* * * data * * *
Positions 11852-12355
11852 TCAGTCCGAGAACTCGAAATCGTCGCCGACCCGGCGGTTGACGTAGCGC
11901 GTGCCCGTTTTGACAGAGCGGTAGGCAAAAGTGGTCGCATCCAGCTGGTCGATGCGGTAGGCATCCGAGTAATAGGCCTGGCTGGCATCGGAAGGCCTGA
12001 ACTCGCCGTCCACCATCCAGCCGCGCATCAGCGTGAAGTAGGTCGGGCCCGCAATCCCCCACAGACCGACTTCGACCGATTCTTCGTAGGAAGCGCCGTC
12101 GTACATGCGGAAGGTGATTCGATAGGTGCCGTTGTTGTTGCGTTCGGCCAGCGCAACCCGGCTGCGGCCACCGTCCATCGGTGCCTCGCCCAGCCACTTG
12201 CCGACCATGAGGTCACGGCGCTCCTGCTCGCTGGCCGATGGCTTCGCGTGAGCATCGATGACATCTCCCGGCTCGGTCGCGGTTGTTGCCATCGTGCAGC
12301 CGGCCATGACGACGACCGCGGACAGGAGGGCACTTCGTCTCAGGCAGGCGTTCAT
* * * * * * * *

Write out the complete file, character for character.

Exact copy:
Positions 11852-12355
11852 TCAGTCCGAGAACTCGAAATCGTCGCCGACCCGGCGGTTGACGTAGCGC
11901 GTGCCCGTTTTGACAGAGCGGTAGGCAAAAGTGGTCGCATCCAGCTGGTCGATGCGGTAGGCATCCGAGTAATAGGCCTGGCTGGCATCGGAAGGCCTGA
12001 ACTCGCCGTCCACCATCCAGCCGCGCATCAGCGTGAAGTAGGTCGGGCCCGCAATCCCCCACAGACCGACTTCGACCGATTCTTCGTAGGAAGCGCCGTC
12101 GTACATGCGGAAGGTGATTCGATAGGTGCCGTTGTTGTTGCGTTCGGCCAGCGCAACCCGGCTGCGGCCACCGTCCATCGGTGCCTCGCCCAGCCACTTG
12201 CCGACCATGAGGTCACGGCGCTCCTGCTCGCTGGCCGATGGCTTCGCGTGAGCATCGATGACATCTCCCGGCTCGGTCGCGGTTGTTGCCATCGTGCAGC
12301 CGGCCATGACGACGACCGCGGACAGGAGGGCACTTCGTCTCAGGCAGGCGTTCAT